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These 3 Companies Could Disappear by 2020

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Let's set things straight right from the start. In no way do I have a crystal ball at my disposal that can perfectly predict the future. But from the way I see things, all the clues are pointing toward a slow death for these three companies. Whether it's due to a crushing debt load or fierce competition, I just don't think these three companies have the cash or the time to turn their businesses around. While I may be a bit early, I figure now is as good a time as any to bid them adieu.

Clearwire (Nasdaq: CLWR  )
Do you ever get the feeling that the Sprint Nextel (NYSE: S  ) /Clearwire interaction is set up more like a father/daughter relationship? Every few months, the daughter (Clearwire) shows up and somehow convinces Dad (Sprint) to lend her more money. But as you know from personal experience or through your favorite sitcom, eventually Dad gets fed up with his offspring and kicks her out to fend for herself.

Just four months after solidifying an amended deal, whereby Sprint will pay Clearwire a minimum of $1 billion combined in 2011 and 2012 to utilize the latter company's network, Clearwire is once again strapped for cash. Toting around $4.4 billion in debt and with enough cash to last a year or so by most estimates, this up-and-comer may be unplugged before it ever turns a profit.

Within the past year, the company has also seen both Chairman Craig McGraw and CEO Bill Morrow resign. To add insult to injury, Sprint partnered with Clearwire's rival LightSquared on a national LTE network plan, even after forging its partnership with Clearwire. To allay its current cash crunch, Clearwire will either issue more debt or more shares, or hope that Sprint once again comes to its rescue. Sounds like investing suicide if you ask me.

Beazer Homes (NYSE: BZH  )
On a personal level, I really hope the homebuilding sector doesn't take another decade to recover. From a financial standpoint, Beazer Homes likely won't be here to witness a housing recovery if it doesn't happen within the next few years.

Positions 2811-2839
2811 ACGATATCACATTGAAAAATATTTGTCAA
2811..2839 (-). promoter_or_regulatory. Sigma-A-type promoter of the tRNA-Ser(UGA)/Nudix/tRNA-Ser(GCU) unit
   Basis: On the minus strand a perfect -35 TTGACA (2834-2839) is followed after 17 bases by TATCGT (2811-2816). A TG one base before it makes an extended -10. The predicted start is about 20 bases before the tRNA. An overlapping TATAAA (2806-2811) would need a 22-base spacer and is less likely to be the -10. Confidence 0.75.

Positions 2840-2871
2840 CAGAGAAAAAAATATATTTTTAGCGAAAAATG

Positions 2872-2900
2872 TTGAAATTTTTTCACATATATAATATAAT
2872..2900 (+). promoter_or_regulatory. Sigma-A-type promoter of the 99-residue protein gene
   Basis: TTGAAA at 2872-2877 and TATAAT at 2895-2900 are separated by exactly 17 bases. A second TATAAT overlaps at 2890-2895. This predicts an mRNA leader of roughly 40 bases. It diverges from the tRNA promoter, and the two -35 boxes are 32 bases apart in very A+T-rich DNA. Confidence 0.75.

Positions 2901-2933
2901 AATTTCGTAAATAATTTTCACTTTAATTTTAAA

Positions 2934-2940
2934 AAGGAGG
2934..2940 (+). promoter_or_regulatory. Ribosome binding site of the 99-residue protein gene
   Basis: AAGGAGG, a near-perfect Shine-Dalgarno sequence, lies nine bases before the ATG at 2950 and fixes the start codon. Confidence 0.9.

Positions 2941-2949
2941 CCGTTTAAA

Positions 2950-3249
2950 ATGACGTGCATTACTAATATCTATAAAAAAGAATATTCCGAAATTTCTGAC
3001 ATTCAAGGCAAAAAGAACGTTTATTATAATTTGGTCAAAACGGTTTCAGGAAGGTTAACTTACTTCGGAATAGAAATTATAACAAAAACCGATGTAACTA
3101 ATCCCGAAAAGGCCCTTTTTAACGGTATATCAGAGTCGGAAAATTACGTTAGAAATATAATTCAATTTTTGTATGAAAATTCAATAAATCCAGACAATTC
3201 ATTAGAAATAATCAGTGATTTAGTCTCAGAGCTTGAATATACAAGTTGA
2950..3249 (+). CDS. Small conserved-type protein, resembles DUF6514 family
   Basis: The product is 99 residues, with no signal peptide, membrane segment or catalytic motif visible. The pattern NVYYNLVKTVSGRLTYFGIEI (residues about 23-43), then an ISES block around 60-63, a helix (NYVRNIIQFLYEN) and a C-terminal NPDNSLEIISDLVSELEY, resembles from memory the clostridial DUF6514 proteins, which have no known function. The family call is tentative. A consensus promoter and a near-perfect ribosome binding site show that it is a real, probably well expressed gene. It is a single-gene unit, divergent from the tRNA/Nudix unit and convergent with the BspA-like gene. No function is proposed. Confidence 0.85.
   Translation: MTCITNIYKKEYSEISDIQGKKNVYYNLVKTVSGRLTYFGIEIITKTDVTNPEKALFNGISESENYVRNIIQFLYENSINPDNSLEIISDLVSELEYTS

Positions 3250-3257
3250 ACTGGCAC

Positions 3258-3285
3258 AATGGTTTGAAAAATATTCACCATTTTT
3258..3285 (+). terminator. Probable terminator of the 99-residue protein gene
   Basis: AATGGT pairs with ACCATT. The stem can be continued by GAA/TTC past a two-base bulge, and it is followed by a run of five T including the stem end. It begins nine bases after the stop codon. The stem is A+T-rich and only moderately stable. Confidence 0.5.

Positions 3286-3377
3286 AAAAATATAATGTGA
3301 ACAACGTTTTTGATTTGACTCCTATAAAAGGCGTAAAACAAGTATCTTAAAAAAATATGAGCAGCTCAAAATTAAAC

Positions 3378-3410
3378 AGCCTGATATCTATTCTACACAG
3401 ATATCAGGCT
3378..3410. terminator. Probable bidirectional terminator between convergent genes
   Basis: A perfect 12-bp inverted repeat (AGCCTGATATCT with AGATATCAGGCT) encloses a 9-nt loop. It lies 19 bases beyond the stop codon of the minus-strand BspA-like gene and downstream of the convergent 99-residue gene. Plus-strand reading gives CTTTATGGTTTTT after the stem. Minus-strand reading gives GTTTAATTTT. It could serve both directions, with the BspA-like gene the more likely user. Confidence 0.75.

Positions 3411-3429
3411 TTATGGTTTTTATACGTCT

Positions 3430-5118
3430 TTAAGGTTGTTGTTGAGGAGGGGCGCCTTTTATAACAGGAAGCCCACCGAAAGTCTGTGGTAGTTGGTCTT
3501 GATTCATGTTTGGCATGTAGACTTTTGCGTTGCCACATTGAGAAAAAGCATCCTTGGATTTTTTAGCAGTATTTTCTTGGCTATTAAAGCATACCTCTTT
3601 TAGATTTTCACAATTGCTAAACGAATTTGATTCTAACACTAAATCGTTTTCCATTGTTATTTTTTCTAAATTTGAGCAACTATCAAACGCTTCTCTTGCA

Beazer has far more leverage than most of its homebuilder peers. Currently, 24% of Beazer's revenue goes just into paying interest on the company's $1.49 billion in debt. To put this into perspective, both D. R. Horton (NYSE: DHI  ) and Pulte (NYSE: PHM  ) have more debt on their books, but their interest payments as a percentage of revenue are just 4% and 6% respectively.

On top of this, Beazer is paying an average of more than 9% interest on its debt, while most of its peers have locked in financing at less than 7%. Being thus far unable to refinance and with nearly all of its debt maturing between 2015 and 2019, it appears very unlikely that Beazer will be able to survive long enough to see the housing sector recover. With book value steadily eroding from $44.50 in September 2006 to just $3.25 as of June 30, shareholders are being shown the exits.

It's almost getting hard to remember the last time American Airlines parent AMR was in good shape. Myriad economic downturns, coupled with the terrorist attacks in 2001, have caused AMR to lose a significant amount of money in eight of the past 10 years. Even with sector consolidation, there are simply too many competitors and not enough passengers to make the airline business profitable for AMR.

One aspect working against AMR is rapidly rising fuel costs. AMR, like many airlines, has felt the pinch of rising oil prices and has simply been unable to pass along price increases quickly enough to its customers. It's no surprise, then, that AMR's operating margins are usually negative or in the very low single digits.